American Holly

Basic Information
Tree ID: 
Genus and species: 
Hello, hello! My name is Ilex opaca, but my friends like to call me Lex. My species is dioecious – I identify as a lady. I am from the Southeastern United States, and am a huge fan of the moist soils that this region has to offer. I can be found along the East Coast from Massachusetts to Delaware, though I like to vacation in sunny Florida and have gone as far West as Eastern Texas. I am better known as American Holly for the vibrant red berries I produce in the fall and winter time, and I’m pretty famous for it (if I do say so myself) – the word "holly" is mentioned in over a thousand Christmas songs (according to including familiar favorites like “Holly Jolly Christmas” and the tradition carol “Deck the Halls”. However, as we’ll see, I’ve been involved in several other spiritual and medicinal traditions throughout history.
Fawzan Khan, Nabiha Khan, and Taylor McClure
Collected Data
Tree shape: 
Wide pyramidal
Date of tree entry: 
7.74 m
Diameter at breast height: 
0.44 m

The bark of the American Holly is not very thick and is smooth in texture with a color that ranges from gray to grayish brown.
Twigs & branches
The branches of the American Holly form a dense network or short, crooked crossing branches, and the colors of the branches are light green with smooth bark. Similarly, the twigs are smooth in texture and range in color from gray to brown, with maturing shoots often retaining a tan to green-ish color.
The leaves are roughly elliptical in shape, with the tips of the leaves terminating in a sharp point. The upper and lower portions of the leave vary in color with the upper having a shinier look, and the lower portions appearing more dull in color; the leaves range from 2 to 4 inches in length. This dense foliage is vital in providing cover and space for nesting for several species of songbirds.
Reproductive Structures
Hollies are dioecious, meaning their male and female flowers are on separate plants and cultivar to pollinate and produce flowers, and seeds consequently. The male (staminate) and female (pistallate) have 4 to 6 petals. The male flowers produces pollen that is transferred to the female flower, and this pollination is accomplished by insects and other pollinators. Male flowers have four stamens that produce pollen and female flowers have pistil which contain the ovary, the location for seed pollination.
Pollination is carried out by insects, but mostly bees. The fruits produced on hollies are four-seeded drupes, or berries that are shiny red or orange.
  • The berries bloom during the winter months.
  • During the spring.
Natural range of distribution: 
Ilex opaca is native to the southeastern United States, and, thus, thrives in humid environments. It can survive in a range of soils including dry sand but grows best in the moist, slightly acidic soils with good drainage. Its natural range includes Massachusetts, moves down along the East coast to Delaware, and extends south through Florida and as far west as eastern Texas and southeastern Missouri.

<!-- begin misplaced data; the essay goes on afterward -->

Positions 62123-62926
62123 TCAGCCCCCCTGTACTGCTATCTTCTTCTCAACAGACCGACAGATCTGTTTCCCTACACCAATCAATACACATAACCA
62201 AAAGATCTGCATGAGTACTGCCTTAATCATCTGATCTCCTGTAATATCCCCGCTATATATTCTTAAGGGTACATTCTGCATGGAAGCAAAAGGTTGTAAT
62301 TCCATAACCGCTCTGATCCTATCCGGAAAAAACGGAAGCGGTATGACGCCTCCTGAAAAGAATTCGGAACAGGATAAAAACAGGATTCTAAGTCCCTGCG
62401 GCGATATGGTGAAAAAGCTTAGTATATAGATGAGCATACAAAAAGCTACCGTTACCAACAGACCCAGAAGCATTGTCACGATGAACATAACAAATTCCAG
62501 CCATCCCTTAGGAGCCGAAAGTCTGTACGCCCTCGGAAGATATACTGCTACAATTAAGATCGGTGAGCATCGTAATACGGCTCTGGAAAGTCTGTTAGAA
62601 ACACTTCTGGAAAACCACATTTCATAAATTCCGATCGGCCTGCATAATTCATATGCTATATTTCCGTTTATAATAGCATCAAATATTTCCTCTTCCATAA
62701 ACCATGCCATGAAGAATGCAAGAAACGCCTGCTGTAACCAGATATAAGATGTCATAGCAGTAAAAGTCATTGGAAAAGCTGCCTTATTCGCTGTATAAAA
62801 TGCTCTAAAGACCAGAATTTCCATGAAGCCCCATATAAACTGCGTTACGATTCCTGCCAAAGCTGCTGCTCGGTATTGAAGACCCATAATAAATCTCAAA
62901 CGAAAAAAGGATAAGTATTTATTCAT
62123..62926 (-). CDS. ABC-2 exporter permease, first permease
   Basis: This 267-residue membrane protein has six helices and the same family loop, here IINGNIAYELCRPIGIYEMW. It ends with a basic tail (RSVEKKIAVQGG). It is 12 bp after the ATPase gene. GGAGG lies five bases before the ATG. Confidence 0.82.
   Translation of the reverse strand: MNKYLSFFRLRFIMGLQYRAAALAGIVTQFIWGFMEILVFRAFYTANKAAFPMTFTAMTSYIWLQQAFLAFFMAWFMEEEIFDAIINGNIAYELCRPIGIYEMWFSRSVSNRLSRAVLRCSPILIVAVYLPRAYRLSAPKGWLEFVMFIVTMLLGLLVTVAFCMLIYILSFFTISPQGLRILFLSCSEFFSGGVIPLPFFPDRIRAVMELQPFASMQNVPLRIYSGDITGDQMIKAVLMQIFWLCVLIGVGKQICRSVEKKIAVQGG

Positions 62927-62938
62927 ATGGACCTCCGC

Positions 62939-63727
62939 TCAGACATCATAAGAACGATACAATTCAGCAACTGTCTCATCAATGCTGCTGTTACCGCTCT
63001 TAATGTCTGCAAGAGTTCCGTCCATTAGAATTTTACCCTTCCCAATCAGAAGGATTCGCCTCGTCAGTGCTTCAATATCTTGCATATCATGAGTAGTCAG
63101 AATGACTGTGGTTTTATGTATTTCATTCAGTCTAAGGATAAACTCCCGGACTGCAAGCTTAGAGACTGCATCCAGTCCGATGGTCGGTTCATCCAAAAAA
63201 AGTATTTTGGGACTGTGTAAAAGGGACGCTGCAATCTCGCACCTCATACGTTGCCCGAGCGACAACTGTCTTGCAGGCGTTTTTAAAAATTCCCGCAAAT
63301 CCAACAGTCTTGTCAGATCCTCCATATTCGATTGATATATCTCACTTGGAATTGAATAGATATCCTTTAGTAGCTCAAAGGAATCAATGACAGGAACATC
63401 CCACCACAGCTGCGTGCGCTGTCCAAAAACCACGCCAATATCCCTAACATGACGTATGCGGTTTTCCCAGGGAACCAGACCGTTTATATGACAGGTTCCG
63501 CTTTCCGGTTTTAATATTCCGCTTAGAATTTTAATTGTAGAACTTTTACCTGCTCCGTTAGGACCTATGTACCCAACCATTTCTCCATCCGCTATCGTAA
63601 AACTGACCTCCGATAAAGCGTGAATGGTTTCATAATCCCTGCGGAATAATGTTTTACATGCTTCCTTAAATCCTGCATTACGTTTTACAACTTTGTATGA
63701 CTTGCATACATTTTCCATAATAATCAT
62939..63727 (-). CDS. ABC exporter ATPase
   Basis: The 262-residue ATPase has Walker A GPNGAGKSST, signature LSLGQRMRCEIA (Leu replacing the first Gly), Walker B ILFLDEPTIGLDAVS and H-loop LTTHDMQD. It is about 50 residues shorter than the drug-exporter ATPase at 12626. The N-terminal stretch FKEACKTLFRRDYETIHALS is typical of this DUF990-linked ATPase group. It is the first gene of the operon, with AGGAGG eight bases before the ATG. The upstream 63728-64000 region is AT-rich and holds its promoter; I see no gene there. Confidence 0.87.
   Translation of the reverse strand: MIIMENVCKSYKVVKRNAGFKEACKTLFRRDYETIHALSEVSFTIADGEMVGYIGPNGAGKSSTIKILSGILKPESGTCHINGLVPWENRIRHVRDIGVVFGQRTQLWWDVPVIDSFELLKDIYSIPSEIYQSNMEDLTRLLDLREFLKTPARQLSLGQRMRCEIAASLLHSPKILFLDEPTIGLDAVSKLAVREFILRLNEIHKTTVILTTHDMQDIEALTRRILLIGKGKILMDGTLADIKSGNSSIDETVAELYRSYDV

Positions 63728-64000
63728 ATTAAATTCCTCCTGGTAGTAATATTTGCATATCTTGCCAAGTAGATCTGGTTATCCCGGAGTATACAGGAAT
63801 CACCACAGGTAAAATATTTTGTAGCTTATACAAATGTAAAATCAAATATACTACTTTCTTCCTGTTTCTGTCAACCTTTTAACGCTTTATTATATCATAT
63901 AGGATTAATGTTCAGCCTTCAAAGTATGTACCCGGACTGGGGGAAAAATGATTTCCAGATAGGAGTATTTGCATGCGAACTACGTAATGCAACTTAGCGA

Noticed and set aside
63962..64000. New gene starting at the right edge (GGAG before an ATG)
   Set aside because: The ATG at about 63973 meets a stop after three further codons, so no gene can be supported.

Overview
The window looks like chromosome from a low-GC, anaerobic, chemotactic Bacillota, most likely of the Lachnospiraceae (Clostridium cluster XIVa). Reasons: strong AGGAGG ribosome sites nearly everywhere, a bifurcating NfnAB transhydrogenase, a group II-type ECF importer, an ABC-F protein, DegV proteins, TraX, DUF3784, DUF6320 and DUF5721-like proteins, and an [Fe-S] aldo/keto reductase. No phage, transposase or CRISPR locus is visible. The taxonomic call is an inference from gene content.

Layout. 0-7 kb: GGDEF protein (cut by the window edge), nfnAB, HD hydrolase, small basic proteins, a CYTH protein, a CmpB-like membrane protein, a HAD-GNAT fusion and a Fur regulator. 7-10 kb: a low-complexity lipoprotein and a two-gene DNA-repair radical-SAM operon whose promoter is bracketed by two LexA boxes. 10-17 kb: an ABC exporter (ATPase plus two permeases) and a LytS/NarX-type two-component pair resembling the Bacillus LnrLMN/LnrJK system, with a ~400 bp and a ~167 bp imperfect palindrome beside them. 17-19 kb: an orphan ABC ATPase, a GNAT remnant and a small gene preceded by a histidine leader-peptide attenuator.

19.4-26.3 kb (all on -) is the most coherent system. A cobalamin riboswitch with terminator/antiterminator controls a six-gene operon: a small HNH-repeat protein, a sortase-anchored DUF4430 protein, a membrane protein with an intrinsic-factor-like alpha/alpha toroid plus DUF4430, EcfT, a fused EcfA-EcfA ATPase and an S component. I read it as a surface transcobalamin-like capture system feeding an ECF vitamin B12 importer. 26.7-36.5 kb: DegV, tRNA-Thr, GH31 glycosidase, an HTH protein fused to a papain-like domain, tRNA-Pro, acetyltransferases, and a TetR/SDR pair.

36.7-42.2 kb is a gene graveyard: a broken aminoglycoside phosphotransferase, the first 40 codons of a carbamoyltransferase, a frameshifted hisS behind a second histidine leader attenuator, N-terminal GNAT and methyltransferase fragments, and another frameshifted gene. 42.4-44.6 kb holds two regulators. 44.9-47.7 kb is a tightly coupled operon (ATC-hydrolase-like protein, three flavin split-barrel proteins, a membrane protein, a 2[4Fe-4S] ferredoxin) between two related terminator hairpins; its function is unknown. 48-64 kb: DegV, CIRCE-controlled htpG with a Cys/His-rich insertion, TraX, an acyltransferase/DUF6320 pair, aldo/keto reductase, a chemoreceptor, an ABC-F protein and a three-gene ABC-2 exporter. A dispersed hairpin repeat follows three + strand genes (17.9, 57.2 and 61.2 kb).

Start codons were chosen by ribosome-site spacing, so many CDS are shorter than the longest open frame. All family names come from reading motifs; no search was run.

Origin, history, and uses: 
Holly itself has been used in several spiritual contexts throughout history. The ancient Romans first decorated with holly to celebrate the god of agriculture and harvest, Saturn. The Druids of Britain and France also decorated their homes with holly as a symbol of the winter solstice, and, more generally, to offer protection and bring about good luck. 
To early Christians, holly took on yet another spiritual meaning: it was used decoratively during Christmastime. It symbolized the crucifixion of Christ, with the red holly resembling drops of Christ’s blood and the leaves symbolizing the crown of thorns worn by Christ. Today, holly is still widely used in Christmas tradition – those who celebrate the holiday display holly branches and wreaths as decoration. 
When it comes to the American Holly specifically, Native Americans had a range of uses for the tree and its parts. They extracted dye from the brightly colored berries in addition to collecting them for use as decorative buttons and trade items. Eye medicines and dermatological aids were derived from the American Holly, and the holly berries were chewed to aid in digestion. To learn more about how the American Holly was used medicinally, check out this source:….
Today, the American Holly is used aesthetically in landscaping – it might be used for shade and is often planted along streets or in courtyards. The light-colored bark of the tree is also sometimes used to make furniture. 
The American Holly has served many purposes throughout history, and remains a relevant symbol in modern Christian traditions. 
The American Holly is an evergreen tree. However, we still see seasonal changes in flowering. It begins flowering between May and June, starts producing fruit in October, and continues to do so throughout the winter.
Media and Arts

As we’ve discussed above, holly is strongly associated with Christmas. The Nutcracker ballet is also a widely known Christmas tradition. Taylor, one of our surveyors, trained in classical ballet for most of her life and has performed The Nutcracker several times. She will be teaching members of the class a section from Waltz of the Snowflakes as a symbol of the American Holly’s connection to Christmas, and the fact that holly berries grow during the winter months!